In today’s international theatre, the quickest way for a leader to show their virtuousness and benevolence is to put their name to a stock of causes; a deep concern for the environment, a concern for refugees and a commitment for more open borders, an opposition to nationalism and populism, and endless talk of cooperation and global peace.
Some of these things are, of course, important. But other attributes which are also important, and were once the marks of heroism, such as toughness and a readiness to confront hostile actors, are now deeply subordinate to the above, if significant at all. What’s more, appeasement of such actors is almost inconsequential for a leader’s reputation. Or at least, for certain leaders.
Take for example New Zealand’s Prime Minister, Jacinda Ardern, who is often glamourised on the world stage as a haven of liberal politics. Her policies tick all the right boxes: environmentalism, feminism, and a refugee-friendly humanitarianism. She dresses in Maori cloaks to meet the Queen, takes maternity leave from Prime Ministerial duties, and – of particular delight of her admirers – sends veiled insults to Donald Trump. All of which has helped present her as a kind of antidote to the populist politics that is apparently taking the West backwards.
Ardern’s government has been quietly cosying up to the Chinese Communist Party
But tucked neatly beneath this halo is a less admirable, but equally important fact about her leadership; Ardern’s government has been quietly cosying up to the Chinese Communist Party, much to the dismay of New Zealand’s other Five Eyes allies. Uncomfortable about upsetting her country’s now largest trading partner, Ardern’s government has stayed out of joint condemnations of China’s malign activities by other allies. New Zealand was the only Five Eyes country not to join a statement condemning China’s destruction of any remaining democracy on Hong Kong in January, and another joint statement with several other nations on China’s interference in the WHO report on the origins of coronavirus in March.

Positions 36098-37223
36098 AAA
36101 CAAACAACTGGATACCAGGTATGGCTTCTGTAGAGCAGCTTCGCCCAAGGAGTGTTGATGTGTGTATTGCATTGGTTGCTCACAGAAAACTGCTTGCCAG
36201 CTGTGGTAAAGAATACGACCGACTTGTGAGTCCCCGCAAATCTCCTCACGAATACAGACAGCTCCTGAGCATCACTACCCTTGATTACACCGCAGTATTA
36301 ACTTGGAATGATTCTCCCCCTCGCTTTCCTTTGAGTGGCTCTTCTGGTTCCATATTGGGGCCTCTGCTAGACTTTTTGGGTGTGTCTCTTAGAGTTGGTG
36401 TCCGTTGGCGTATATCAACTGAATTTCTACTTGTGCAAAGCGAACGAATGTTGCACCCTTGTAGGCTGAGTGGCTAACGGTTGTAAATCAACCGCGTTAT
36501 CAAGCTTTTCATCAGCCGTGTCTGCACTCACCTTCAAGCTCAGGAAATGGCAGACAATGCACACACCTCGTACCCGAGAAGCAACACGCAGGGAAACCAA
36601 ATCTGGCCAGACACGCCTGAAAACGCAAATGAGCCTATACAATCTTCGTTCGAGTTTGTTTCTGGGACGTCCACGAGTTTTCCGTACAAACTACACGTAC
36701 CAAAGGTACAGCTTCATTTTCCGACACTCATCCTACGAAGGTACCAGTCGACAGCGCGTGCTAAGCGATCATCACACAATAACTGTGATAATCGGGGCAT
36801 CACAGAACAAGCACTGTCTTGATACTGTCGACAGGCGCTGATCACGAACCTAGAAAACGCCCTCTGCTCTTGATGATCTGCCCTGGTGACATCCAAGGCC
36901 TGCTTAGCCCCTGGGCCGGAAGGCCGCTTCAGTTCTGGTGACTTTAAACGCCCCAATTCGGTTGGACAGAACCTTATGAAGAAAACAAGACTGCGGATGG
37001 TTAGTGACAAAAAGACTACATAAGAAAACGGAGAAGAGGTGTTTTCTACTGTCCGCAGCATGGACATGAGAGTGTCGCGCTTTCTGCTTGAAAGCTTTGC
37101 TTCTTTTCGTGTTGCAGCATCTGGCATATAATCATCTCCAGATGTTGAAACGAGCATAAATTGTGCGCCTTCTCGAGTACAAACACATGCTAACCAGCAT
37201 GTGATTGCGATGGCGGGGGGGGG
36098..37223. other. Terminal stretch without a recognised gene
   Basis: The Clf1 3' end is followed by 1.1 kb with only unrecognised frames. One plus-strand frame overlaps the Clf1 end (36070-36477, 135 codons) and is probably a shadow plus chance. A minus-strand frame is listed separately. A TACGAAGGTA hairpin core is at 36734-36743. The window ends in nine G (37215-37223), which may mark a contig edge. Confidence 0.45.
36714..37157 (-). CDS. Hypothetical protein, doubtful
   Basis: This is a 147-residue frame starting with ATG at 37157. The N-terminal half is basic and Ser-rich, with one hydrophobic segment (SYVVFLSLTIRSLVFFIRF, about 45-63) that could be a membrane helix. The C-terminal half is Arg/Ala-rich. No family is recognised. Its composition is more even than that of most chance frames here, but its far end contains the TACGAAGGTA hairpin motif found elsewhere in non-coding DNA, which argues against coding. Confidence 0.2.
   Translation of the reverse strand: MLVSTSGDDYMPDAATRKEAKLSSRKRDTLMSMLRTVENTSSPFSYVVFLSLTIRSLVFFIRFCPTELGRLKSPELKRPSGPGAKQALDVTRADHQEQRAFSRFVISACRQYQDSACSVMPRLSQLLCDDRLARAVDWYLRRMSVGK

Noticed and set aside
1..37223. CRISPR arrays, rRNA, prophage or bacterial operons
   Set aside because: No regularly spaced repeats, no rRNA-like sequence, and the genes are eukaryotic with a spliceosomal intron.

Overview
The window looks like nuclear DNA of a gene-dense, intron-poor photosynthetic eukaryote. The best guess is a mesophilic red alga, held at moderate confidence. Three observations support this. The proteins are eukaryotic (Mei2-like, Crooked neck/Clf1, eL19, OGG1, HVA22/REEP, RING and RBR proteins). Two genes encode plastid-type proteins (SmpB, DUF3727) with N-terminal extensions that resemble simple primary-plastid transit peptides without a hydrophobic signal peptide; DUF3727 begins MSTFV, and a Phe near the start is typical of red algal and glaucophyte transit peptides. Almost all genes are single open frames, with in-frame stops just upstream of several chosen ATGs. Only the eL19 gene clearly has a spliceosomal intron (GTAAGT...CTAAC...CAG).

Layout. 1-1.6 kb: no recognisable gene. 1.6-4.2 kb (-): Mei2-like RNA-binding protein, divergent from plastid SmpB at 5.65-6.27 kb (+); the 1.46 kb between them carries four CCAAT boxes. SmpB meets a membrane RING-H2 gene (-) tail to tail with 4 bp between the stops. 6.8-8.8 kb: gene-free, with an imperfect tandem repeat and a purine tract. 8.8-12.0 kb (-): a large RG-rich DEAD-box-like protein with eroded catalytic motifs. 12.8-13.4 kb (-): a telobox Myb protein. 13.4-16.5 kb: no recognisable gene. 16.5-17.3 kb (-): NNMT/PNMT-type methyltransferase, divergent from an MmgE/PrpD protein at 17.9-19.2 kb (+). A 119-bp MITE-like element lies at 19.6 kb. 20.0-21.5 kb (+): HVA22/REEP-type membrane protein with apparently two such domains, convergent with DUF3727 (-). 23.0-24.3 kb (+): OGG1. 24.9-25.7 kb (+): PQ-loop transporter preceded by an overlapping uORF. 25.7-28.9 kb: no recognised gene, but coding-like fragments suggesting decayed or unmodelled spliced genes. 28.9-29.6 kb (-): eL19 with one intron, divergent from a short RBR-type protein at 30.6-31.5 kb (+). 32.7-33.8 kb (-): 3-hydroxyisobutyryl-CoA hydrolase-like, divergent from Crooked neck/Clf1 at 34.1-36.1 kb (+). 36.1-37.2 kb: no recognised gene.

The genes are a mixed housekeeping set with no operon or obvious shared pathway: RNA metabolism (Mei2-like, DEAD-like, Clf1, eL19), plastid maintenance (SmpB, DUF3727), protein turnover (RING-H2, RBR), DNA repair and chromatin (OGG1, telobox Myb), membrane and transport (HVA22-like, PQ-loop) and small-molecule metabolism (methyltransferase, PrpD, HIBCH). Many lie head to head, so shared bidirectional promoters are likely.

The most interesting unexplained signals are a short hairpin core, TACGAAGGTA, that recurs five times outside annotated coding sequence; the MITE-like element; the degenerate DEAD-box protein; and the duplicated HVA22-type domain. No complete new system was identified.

Australia, whose challenging of Beijing’s bullying has left it on the receiving end of economic coercion, has effectively been left out to dry by its regional Five Eyes ally, being told patronisingly by New Zealand’s Trade Minister that Australia should show more “respect” and “diplomacy” to China. Such cautiousness — or to be less generous, cowardice — can’t be excused by market dependency; Australia’s exports to China constitute a higher share of its overall value in exports than do New Zealand’s, making it more vulnerable to economic coercion, and yet it is Australia left taking all the blows in trade skirmishes. So much for unity.
There is also the fact of a former CIA analyst telling a United States Congress hearing in 2019 of some of Ardern’s Labour Party’s biggest fundraisers being linked to the Chinese Communist Party. This would be unsurprising, considering Beijing’s desire to keep friendly governments in power. If true, however, this suggests a sketchy cynicism within Ardern’s government that you may think would count against the liberal credentials that have elevated her.